_LDATA VxD_LOCKED_DATA_SEG
_IDATA VxD_IDATA_SEG
_PDATA VxD_PAGEABLE_DATA_SEG
_STEXT VxD_STATIC_CODE_SEG
_SDATA VxD_STATIC_DATA_SEG
_DBODATA VxD_DEBUG_ONLY_DATA_SEG
_16ICODE VxD_16BIT_INIT_SEG
_RCODE VxD_REAL_INIT_SEG

Each macro has its ending counterpart. For example, if you want to declare an _LTEXT segment in your source file, you would do it like this:

VxD_LOCKED_CODE_SEG

<put your code here>

VxD_LOCKED_CODE_ENDS

VxD Skeleton

Now that you know about segments in LE file, we can go on to the source file. One thing you can observe about VxD programming is the heavy use of macros. You will find macros everywhere in VxD programming. It takes some getting used to. Those macros are provided to hide some gory details from programmers and in some ways, make the source code more portable. If you are curious, you can read the definition of those macros in various include files such as vmm.inc.
Here is the VxD skeleton source code:
 
.386p
include vmm.inc

DECLARE_VIRTUAL_DEVICE FIRSTVXD,1,0, FIRSTVXD_Control, UNDEFINED_DEVICE_ID, UNDEFINED_INIT_ORDER

Begin_control_dispatch FIRSTVXD
End_control_dispatch FIRSTVXD

end


At first glance, the source code doesn't look like an asm source code. That's because of the use of macros. Let's analyze this source code and you'll soon understand it.

.386p
Tell the assembler that we want to use 80386 instruction set including the privileged CPU instructions. You can also use .486p or .586p.
include vmm.inc
You must include vmm.inc in every VxD source code because it contains the definitions of the macros you use in the source file. You can include other include files as needed.
DECLARE_VIRTUAL_DEVICE FIRSTVXD,1,0, FIRSTVXD_Control, UNDEFINED_DEVICE_ID, UNDEFINED_INIT_ORDER
As stated previously, the VMM learns everything it needs to know about a VxD from the VxD's device descriptor block (DDB). A device descriptor block is a structure that contains vital information about the VxD such as the VxD's name, its device ID, the entrypoints of its VxD services (if exist) and so on. You can look up this structure in vmm.inc. It's declared as VxD_Desc_Block. You'll export this structure in .DEF file. There are 22 members in this structure, but you'll usually need to fill only some of them. So vmm.inc contains a macro that will initialize and fill the structure members for you. That macro is DECLARE_VIRTUAL_DEVICE. It has the following format:

Declare_Virtual_Device   Name, MajorVer, MinorVer, CtrlProc, DeviceID, InitOrder, V86Proc, PMProc, RefData

One thing you can observe is that, the labels in VxD source code is case-insensitive. You can use upper- or lowercase characters or combination of them. Let's examine each parameter of Declare_virtual_device.

Next we have Begin_Control_Dispatch macro.
Begin_control_dispatch FIRSTVXD
End_control_dispatch FIRSTVXD
This macro and its counterpart define the device control procedure which is the function that VMM calls when there are control messages for your VxD. You must specify the first half of the name of the device control procedure, in our example we use FIRSTVXD. The macro will append _Control to the name you supplied.This name must match the one you specify in CtrlProc parameter of Declare_virtual_device macro. The device control procedure is always in a locked segment (VxD_LOCKED_CODE_SEG). The above device control procedure does nothing. You have to specify what control messages your VxD is interested in handling and the functions that will handle them. You use Control_Dispatch macro for this purpose.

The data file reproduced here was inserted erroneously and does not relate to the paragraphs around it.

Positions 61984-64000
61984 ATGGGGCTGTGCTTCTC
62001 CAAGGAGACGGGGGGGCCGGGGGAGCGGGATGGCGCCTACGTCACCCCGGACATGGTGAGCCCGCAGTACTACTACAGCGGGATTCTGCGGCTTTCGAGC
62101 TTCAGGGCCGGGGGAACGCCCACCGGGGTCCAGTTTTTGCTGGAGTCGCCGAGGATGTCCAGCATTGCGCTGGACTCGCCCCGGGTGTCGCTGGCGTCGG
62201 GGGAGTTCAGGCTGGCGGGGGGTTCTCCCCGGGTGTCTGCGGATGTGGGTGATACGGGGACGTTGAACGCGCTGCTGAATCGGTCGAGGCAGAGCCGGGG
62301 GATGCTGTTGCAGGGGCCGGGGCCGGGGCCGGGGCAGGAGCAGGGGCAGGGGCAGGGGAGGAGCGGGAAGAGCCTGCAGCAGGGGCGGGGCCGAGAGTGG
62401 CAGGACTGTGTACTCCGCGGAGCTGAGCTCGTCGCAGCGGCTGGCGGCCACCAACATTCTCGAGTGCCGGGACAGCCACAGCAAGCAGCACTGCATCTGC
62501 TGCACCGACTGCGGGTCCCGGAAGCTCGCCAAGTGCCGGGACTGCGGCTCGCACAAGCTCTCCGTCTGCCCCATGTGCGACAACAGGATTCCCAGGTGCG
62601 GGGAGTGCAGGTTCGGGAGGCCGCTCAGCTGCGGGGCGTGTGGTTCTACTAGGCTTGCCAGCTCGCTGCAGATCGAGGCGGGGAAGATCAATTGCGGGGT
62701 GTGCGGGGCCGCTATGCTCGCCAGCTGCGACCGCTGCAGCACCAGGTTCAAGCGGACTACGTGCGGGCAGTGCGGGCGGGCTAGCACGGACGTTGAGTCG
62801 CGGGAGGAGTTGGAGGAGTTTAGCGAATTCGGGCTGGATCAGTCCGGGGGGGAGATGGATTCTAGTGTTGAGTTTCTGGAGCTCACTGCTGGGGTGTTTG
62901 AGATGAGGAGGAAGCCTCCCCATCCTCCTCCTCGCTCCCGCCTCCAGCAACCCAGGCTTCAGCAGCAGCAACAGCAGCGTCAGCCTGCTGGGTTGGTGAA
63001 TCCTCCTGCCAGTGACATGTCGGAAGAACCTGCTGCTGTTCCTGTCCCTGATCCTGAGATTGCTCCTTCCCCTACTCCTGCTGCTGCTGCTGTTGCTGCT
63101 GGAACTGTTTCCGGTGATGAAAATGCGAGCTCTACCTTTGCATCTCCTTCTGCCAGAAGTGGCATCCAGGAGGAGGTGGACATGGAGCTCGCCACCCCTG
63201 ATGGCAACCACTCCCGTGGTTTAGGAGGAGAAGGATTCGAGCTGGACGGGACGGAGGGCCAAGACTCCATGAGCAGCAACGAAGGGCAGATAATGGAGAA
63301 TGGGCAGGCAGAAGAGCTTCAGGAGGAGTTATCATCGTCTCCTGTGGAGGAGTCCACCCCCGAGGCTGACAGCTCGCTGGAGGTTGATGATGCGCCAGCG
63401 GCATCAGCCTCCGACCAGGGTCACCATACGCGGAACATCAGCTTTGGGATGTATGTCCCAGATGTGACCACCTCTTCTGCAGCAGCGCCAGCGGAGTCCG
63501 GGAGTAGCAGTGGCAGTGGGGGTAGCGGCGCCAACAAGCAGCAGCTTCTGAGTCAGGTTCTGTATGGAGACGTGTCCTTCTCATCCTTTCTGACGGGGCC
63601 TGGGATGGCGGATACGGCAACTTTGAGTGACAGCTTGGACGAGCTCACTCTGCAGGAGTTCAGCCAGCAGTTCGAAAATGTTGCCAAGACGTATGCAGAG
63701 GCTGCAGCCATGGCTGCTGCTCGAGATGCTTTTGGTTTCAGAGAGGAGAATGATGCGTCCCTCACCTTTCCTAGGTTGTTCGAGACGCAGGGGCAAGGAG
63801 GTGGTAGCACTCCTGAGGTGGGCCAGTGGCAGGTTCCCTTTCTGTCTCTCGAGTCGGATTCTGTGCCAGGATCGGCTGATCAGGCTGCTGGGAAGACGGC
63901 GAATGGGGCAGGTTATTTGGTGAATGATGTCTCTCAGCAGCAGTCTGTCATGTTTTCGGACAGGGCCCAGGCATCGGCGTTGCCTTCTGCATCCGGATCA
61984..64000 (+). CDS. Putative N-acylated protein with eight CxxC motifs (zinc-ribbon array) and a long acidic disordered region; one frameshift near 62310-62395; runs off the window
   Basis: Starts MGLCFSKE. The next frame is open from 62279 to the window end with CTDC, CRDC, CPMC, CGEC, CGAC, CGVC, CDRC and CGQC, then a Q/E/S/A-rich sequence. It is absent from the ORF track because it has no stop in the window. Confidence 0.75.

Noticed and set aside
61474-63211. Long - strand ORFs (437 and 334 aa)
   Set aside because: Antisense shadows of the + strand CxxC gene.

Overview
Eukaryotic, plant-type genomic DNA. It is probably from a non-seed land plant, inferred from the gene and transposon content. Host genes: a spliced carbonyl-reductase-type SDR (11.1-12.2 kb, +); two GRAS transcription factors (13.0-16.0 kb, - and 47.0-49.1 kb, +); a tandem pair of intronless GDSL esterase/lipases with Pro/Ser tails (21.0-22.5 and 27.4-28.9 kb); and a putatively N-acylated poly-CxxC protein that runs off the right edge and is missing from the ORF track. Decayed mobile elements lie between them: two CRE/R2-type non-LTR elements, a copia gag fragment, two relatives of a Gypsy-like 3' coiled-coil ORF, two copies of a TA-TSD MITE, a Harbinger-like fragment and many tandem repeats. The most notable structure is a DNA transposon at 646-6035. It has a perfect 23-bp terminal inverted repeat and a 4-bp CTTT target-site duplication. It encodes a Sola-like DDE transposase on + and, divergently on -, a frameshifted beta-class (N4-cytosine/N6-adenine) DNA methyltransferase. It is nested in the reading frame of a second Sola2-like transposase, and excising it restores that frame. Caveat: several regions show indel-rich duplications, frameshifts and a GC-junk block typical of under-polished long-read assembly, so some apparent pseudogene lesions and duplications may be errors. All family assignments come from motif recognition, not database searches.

Control_Dispatch message, function
For example, if your VxD processes only Device_Init message, your device control procedure would look like this:
Begin_Control_Dispatch  FIRSTVXD
  Control_Dispatch  Device_Init, OnDeviceInit
End_Control_DispatchFIRSTVXD
OnDeviceInit is the name of the function that will handle Device_Init message. You can name your function anything you like.
You end the VxD source code with end directive.
To recapitulate, at a minimum, a VxD must have a device control block and a device control procedure. You declare a device control block with Declare_Virtual_Device macro and a device control procedure with Begin_Control_Dispatch macro. You must export the device control block by specifying its name under EXPORTS directive in .DEF file.

Assembling the VxD

The assembling process is the same as the one used in assembling normal win32 applications. You invoke ml.exe on the asm source code and then link the object file with link.exe. The differences are in the command line switches used by ml.exe and link.exe

 ml -coff -c -Cx -DMASM6 -DBLD_COFF -DIS_32  firstvxd.asm

-coff  Specify the COFF object format
-c   Assemble only. Do not call the linker to link the object file, since we will call link.exe later with more parameters.
-Cx  Preserve the case of public, extern labels.
-D<text> defines a text macro. For example, -DBLD_COFF defines a text macro BLD_COFF which will be used in conditional assembly. If you're interested, you can search for BLD_COFF in the include files and see for yourself what effect it has on the assembly process. So in the command line switches above, three text macros are defined: BLD_COFF, IS_32, and MASM6. If you're familiar with C, this process is identical to:

#define BLD_COFF
#define IS_32
#define MASM6
link -vxd -def:firstvxd.def  firstvxd.obj

-vxd specifies that we want to build a VxD from the object file
-def:<.DEF file> specifies the name of the module definition file of the VxD

I find it more convenient to use makefile but you can create a batch file to automate the assembling process if you don't like makefile approach. Here's my makefile.

NAME=firstvxd

$(NAME).vxd:$(NAME).obj
        link -vxd -def:$(NAME).def $(NAME).obj

$(NAME).obj:$(NAME).asm
        ml -coff -c -Cx  -DMASM6 -DBLD_COFF -DIS_32 $(NAME).asm


[Iczelion's Win32 Assembly Homepage]